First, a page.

dist Function in R (4 Examples) | Compute Euclidean & Manhattan Distance

 

This article illustrates how to compute distance matrices using the dist function in R.

The article will consist of four examples for the application of the dist function. More precisely, the article will contain this information:

So now the part you have been waiting for – the exemplifying R code.

Definition & Basic R Syntax of dist Function

 

Definition: The dist R function computes distance matrices.

 

Basic R Syntax: You can find the basic R programming syntax of the dist function below.

dist(x)                             # Basic R syntax of dist function

In the remaining post, I’ll illustrate in four examples how to use the dist function in R programming.

 

Creation of Example Data

As first step, we’ll have to define some example data.

set.seed(98274)                     # Create random matrix
data <- matrix(runif(40), nrow = 5)
data                                # Print data matrix
#           [,1]      [,2]      [,3]      [,4]      [,5]       [,6]       [,7]      [,8]
# [1,] 0.7118180 0.5109773 0.5873743 0.5141773 0.0405815 0.02276534 0.07710989 0.4853844
# [2,] 0.4936169 0.3623344 0.4664132 0.8704115 0.4307836 0.30439913 0.45256307 0.7631912
# [3,] 0.8001764 0.9941515 0.9678332 0.5046720 0.9333047 0.90857556 0.04199172 0.4390112
# [4,] 0.4271324 0.9435018 0.2224725 0.4434530 0.6212999 0.23565634 0.75857683 0.2018782
# [5,] 0.2947591 0.4652785 0.2969466 0.4901909 0.8220045 0.70756700 0.94728656 0.1381266

The previous output of the RStudio console shows that our exemplifying data is a numeric matrix with five rows and eight columns.

 

Example 1: Compute Euclidean Distance Using Default Specifications of dist() Function

In Example 1, I’ll illustrate how to use the dist() function to calculate a distance matrix of our example data in R. For this task, we simply need to insert our matrix into the dist function:

dist(data)                          # Apply dist
#           1         2         3         4
# 2 0.8129931                              
# 3 1.4039595 1.3302545                    
# 4 1.1548195 1.0167178 1.3494188          
# 5 1.4894028 1.0837360 1.3958275 0.7460621

Have a look at the output of the RStudio console. It shows the distances of each combination of our data rows.

Note that the dist function computes the Euclidean Distance by default. However, it is also possible to use other distance metrics…

 

Example 2: Compute Manhattan Distance Using dist Function & method Argument

The following syntax explains how to create a matrix showing the Manhattan Distances of our data table using the method argument:

dist(data, method = "manhattan")    # Apply dist & method argument
#          1        2        3        4
# 2 2.169135                           
# 3 2.821522 3.646985                  
# 4 2.911419 2.445137 3.168916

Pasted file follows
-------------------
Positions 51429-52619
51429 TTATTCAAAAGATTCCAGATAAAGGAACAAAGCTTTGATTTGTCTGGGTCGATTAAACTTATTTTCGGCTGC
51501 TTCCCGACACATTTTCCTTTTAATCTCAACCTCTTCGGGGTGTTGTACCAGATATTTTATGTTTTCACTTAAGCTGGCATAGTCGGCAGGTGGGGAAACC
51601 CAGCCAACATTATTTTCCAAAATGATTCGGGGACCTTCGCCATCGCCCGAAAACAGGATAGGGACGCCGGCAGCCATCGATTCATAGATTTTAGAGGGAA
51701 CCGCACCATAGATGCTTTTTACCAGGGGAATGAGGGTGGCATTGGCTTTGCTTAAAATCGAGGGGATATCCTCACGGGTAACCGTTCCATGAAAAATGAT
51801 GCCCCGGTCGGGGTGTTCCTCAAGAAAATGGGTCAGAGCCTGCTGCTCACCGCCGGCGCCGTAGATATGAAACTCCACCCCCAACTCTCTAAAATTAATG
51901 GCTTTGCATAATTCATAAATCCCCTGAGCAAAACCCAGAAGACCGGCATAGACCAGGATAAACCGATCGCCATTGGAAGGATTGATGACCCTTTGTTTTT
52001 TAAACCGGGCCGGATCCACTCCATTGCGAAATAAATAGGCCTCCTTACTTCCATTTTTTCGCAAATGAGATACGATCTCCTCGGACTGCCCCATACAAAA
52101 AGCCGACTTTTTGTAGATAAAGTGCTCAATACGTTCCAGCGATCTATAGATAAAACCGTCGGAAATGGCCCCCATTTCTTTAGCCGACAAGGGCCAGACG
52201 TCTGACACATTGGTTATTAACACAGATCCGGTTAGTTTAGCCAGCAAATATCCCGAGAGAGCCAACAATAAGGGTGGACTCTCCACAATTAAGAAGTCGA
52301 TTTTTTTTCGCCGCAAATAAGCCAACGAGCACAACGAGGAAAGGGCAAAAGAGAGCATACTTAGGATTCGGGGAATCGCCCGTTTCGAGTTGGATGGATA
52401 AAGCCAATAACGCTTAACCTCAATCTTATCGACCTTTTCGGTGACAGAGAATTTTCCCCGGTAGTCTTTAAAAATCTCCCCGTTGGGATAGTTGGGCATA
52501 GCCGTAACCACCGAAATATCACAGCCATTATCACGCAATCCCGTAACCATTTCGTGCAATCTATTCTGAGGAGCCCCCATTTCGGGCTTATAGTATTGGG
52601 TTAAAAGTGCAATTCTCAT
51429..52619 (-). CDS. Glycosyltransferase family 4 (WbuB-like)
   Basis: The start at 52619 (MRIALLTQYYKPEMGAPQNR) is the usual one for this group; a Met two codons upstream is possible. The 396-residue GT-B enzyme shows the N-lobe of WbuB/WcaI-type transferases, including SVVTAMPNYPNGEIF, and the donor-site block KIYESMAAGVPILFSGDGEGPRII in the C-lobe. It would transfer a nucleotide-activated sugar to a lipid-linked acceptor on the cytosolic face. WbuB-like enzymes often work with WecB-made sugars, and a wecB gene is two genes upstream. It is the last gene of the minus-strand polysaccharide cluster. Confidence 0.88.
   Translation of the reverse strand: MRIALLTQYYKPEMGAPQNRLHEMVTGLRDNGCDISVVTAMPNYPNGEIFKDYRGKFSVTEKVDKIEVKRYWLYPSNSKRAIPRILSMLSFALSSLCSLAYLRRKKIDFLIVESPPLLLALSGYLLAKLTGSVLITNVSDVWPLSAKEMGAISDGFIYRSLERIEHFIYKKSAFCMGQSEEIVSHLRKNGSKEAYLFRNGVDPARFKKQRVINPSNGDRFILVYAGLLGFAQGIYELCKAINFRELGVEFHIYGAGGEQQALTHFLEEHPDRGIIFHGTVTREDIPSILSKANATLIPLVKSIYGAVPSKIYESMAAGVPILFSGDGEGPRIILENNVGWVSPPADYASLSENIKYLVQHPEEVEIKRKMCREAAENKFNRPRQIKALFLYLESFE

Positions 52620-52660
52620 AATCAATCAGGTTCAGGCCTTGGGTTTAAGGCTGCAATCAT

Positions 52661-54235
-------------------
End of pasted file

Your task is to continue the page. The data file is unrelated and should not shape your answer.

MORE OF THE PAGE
# 5 3.460831 2.765666 3.238146 1.656885

Note that the dist command provides many different distance measures, including the Euclidean, Maximum, Manhattan, Canberra, Binary, and Minkowski distances.

 

Example 3: Compute Distance & Diagonal of Distance Matrix

In this Example, I’ll explain how to create a distance matrix that does also contain a diagonal. For this, we have to specify the diag argument to be equal to TRUE:

dist(data, diag = TRUE)             # Apply dist & diag argument
#           1         2         3         4         5
# 1 0.0000000                                        
# 2 0.8129931 0.0000000                              
# 3 1.4039595 1.3302545 0.0000000                    
# 4 1.1548195 1.0167178 1.3494188 0.0000000          
# 5 1.4894028 1.0837360 1.3958275 0.7460621 0.0000000

 

Example 4: Compute Distance & Upper Triangle of Distance Matrix

Next, I’ll explain how to draw a distance matrix with lower and upper triangle using the upper argument of the dist function:

dist(data, upper = TRUE)            # Apply dist & Upper argument
#           1         2         3         4         5
# 1           0.8129931 1.4039595 1.1548195 1.4894028
# 2 0.8129931           1.3302545 1.0167178 1.0837360
# 3 1.4039595 1.3302545           1.3494188 1.3958275
# 4 1.1548195 1.0167178 1.3494188           0.7460621
# 5 1.4894028 1.0837360 1.3958275 0.7460621

 

Video & Further Resources

I have recently published a video on my YouTube channel, which shows the R code of this tutorial. You can find the video below:

 

The YouTube video will be added soon.

 

Additionally, you could have a look at the other articles of my website:

 

This tutorial showed how to apply the dist function in the R programming language. Let me know in the comments section, if you have any further questions. Furthermore, please subscribe to my email newsletter to get updates on the newest articles.

 



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